ACN 004 076 475
60 Leicester Street, Carlton VIC 3053
Statement of Concern
Reclamation Proposal for Song Do Tidal Flats
Birds Australia, a peak Australian bird conservation organisation, has expressed concern at the recent approval of the final stage of the Song Do reclamation project by the Government of the Republic of Korea.
The approval by the Review Panel of 715 hectares of the total area of 1015 hectares under consideration will have significant adverse impacts on the biodiversity of the area and in particular the migratory waterbirds that have been recorded at the Song Do tidal flats.
In recent years Birds Australia has partnered with Birds Korea to develop a better knowledge of the importance of the West coast of Korea for migratory shorebirds. The nationwide shorebird survey in May 2008 counted approx. 270 000 shorebirds (Moores et al., 2008). Of this total, 18 218 were on the Song Do tidal flats. These counts show the importance of the tidal flats that will be impacted by the reclamation.
Birds Australia participated as an official Observer at the Ramsar Conference of the Parties held in Changwon in October 2008. Along with many other participants at the Conference, Birds Australia welcomed the positive position adopted by the Republic of Korea in Ramsar Resolution X.22, paragraph 22, that “intertidal mudflats should be preserved and that no large-scale reclamation projects are now being approved in the Republic of Korea.”
However, the approval of the Song Do reclamation project clearly contradicts this very positive statement made by the Government of the Republic of Korea and is especially disappointing in view of the position taken at the Ramsar Conference.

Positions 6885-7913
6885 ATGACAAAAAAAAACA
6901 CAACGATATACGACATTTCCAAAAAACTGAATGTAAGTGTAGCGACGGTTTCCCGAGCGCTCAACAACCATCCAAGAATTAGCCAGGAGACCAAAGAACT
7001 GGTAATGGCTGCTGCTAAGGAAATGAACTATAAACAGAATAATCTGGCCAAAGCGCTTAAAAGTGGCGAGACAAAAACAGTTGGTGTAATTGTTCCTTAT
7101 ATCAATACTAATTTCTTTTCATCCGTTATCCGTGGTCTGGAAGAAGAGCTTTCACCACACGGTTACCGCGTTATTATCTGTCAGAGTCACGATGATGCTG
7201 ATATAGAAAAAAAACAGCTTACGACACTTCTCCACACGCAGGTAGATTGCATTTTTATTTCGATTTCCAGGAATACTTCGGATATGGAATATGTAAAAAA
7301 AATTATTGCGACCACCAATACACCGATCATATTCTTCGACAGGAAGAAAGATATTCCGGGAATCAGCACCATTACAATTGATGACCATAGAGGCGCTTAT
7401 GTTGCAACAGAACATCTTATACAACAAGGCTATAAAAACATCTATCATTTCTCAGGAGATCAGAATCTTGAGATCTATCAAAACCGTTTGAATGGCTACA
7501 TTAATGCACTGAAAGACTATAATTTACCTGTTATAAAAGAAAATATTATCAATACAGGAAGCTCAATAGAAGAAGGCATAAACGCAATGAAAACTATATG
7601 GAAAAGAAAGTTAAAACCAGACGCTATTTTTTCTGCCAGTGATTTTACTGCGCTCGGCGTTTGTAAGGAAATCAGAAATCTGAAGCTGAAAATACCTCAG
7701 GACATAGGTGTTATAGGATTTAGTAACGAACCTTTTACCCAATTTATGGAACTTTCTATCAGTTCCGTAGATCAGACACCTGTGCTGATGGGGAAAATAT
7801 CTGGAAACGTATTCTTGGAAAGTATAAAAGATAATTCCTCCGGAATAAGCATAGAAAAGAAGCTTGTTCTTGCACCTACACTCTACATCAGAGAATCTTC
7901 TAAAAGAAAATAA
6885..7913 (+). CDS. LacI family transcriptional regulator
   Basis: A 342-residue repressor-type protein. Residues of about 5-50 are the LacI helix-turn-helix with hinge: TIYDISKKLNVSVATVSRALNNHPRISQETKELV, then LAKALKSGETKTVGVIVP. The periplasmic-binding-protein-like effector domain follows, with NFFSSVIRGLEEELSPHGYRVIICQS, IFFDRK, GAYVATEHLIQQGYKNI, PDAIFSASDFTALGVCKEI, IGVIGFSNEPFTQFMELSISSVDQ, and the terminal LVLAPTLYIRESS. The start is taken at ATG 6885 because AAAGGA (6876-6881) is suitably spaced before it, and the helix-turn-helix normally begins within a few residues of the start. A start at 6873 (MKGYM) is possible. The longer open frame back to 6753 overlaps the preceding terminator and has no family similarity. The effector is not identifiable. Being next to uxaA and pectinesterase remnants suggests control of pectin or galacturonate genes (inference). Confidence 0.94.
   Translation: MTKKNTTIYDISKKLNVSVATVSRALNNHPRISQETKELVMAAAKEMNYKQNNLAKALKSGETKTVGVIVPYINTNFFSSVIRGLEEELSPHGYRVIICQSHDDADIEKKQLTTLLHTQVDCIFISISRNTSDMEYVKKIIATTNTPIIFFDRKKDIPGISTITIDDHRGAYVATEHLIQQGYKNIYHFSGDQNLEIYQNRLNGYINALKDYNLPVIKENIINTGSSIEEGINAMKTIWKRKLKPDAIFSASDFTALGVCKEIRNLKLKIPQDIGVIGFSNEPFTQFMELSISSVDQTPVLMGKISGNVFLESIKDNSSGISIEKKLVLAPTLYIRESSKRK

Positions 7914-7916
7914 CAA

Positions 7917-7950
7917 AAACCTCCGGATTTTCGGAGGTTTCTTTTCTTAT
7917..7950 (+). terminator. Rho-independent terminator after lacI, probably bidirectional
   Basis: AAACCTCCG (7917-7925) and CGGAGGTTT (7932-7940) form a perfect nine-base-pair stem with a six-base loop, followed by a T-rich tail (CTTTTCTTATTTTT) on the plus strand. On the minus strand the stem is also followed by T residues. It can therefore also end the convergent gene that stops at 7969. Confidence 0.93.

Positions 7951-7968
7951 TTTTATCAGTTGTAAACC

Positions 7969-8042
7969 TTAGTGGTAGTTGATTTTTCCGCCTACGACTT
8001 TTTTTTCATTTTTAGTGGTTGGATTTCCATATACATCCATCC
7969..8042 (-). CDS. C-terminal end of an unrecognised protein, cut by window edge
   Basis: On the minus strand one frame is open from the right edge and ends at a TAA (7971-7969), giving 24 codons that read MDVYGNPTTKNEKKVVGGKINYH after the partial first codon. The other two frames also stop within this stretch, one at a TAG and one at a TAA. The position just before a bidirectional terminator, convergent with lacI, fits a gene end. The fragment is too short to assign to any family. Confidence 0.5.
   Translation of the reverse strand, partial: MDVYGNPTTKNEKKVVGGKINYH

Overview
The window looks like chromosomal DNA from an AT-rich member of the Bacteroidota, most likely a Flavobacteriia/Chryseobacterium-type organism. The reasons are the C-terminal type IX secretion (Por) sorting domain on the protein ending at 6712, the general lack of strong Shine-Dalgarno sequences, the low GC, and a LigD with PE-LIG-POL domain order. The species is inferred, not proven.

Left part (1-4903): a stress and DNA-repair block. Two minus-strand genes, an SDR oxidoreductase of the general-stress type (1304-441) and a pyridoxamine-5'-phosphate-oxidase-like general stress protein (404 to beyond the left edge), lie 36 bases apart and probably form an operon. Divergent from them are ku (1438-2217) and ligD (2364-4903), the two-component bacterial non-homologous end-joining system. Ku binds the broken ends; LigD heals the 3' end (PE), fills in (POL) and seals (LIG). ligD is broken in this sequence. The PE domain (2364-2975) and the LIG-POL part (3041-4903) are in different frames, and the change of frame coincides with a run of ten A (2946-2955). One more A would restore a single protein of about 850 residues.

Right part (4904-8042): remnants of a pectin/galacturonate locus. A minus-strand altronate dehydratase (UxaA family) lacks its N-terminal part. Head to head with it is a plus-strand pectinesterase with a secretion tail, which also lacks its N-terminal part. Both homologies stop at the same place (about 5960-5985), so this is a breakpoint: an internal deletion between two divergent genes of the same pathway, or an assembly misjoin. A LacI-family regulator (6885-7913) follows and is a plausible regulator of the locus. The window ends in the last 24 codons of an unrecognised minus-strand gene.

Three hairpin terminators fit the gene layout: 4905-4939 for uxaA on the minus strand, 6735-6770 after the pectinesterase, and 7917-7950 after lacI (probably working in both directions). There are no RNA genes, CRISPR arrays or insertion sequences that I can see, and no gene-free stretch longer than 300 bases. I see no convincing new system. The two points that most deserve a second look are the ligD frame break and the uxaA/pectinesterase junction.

The impacts on at least thirteen species of waterbirds at Song Do from the reclamation project are very likely to be significant.
Records of waterbird presence since 2006/07 at the Song Do tidal flat show that ten of the thirteen species of waterbirds recorded at Song Do occur in internationally important concentrations as defined by the Ramsar Convention including two endangered species, one vulnerable species and the largest concentration of a near-threatened species in the Republic of Korea.
The tidal flats in Song Do were formerly very extensive (over 5000 hectares) and formed part of the massive Gyeonggi Bay tidal flat system. However, most of the tidal flats at Song Do have already been reclaimed from works initiated in the 1970s and 1980s. There is now only one large and complex area of tidal flat remaining at Song Do and it is this area that is to be reclaimed.
The Ministry of Land, Transport and Maritime Affairs has recently developed the National Wetlands Management Plan (2007-11) which aims, among other goals, for a no national net loss of wetlands. It is difficult to see how this very positive objective can be achieved with ongoing reclamation projects such as the Song Do project.
While the economic value of some of the past reclamation works is recognised, the environmental and social costs are increasing dramatically as these areas continue to decline and the adverse impacts on migratory waterbirds will increase.
Birds Australia urges the Government of the Republic of Korea to give greater recognition to the international importance of the tidal flats of the West coast of the Korean peninsular for the conservation of migratory birds.